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Harman Pellet Stoves "Room Temp" Sensor combined with a Setback Thermostat?

Post in 'The Hearth Room - Wood Stoves and Fireplaces' started by moog5, Aug 24, 2006.

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  1. moog5

    moog5 Member

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    It wasn't until a few weeks ago that I saw the thread about putting a set back thermostat in the loop with the room temp sensor. Sounds logical.

    In my case I leave the room temp at about 72. At night, if I remember I turn it down to about 65, then turn it backup to 72 when I get up. If I were to put a set back thermostat in the loop (in series) with the room temp sensor and I would probably turn the set back to about 63 because it would likely take too long to heat the house up from 55 to 72 (55 being a common setback used with central heat to really conserve).

    I can undestand the logic for making sure the thermostat is set to be considerably higher than 72 (when I want it to hold the room temp at 72). When the set back kicks in to 63F (the series circuit is "open"), it will be just like disconnecting the room sensor (until the thermostat cools to 63F). Per the previous thread (I haven't verified this), disconnecting the room temp will essentially shut the stove down. I am a little concerned that connecting and disconnecting this sensor (i.e what the thermostat essentially does) may somehow harm the electronics in the stove. If this isn't a problem for the electronics, why hasn't Harman included this as an option? There has to be a reason, anybody have any ideas?

    All I can figure is;
    1) opening and closing the room temp sensor circuit may cause havoc with the electronics in the stove.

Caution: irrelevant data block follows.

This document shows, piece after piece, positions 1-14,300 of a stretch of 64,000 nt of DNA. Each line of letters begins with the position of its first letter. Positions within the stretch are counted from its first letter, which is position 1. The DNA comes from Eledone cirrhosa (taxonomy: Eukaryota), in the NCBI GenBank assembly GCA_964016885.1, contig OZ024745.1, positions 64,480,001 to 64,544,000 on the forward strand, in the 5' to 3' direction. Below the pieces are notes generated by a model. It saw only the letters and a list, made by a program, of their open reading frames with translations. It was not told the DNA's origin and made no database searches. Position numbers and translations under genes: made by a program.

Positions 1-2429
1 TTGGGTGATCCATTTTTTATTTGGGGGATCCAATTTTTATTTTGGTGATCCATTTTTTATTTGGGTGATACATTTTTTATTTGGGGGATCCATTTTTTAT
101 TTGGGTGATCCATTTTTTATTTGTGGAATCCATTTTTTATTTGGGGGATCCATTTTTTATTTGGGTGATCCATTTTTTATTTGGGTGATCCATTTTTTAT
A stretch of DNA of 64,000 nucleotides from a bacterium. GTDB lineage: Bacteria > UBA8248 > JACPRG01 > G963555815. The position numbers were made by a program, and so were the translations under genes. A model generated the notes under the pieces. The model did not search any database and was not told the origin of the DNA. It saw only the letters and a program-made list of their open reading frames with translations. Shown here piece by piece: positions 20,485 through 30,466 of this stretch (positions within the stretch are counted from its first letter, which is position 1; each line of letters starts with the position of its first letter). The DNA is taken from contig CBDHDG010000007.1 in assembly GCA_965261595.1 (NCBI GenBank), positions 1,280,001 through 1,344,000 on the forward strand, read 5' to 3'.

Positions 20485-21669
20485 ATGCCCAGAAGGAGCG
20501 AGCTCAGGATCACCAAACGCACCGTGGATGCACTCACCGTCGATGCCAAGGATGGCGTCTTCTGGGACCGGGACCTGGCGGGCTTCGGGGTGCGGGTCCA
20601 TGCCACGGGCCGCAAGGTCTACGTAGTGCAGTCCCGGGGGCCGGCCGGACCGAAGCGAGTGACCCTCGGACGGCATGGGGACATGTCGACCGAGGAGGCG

2) they may be worried about issues with the thermostat and room sensor not being in the same location. If they design the setback thermostat and the room temp sensor to be in the same spot, it would obviously make it more difficult to market the ability to hide the room sensor.
    3) the average Joe (me) may have problems running their stove because the setting the set back thermostat further complicates operation of the system. I can see my self getting up in the middle of the night wanting some heat during a midnight movie and turning "room temp" up so the stove will kick on (even though it was already set at 72), then being puzzled because I forgot about the hitting the "setback override".

    I would like to try this setback thermostat, but I don't want to chance screwing my stove up. I would likely mount the set back thermostat behind the stove (out of view) and leave the room temp sensor in it's present position (just across the room). Do any Harman techies or sales people know if this "repetitive opening and closing" of the "room temp sensor" circuit will hurt the stove?

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  2. pelletheat

    pelletheat New Member

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    Is there anyone on here who disagrees with the theory of temperature setback to save fuel? I would rather keep the room & house at a constant temperature, reason being, if the room cools down to 62 overnight / it will take much longer to recover the heat lost with a stove (space heater). The stove will work much harder to raise the room temperature and everything in the room (furniture etc.) up 10 degrees and run with a higher feed rate / lbs per hour of pellets to raise the room temperature then if the stove was running / idling (lower feed rate) to maintain the room temperature of 72 degrees all night. Do you really conserve fuel?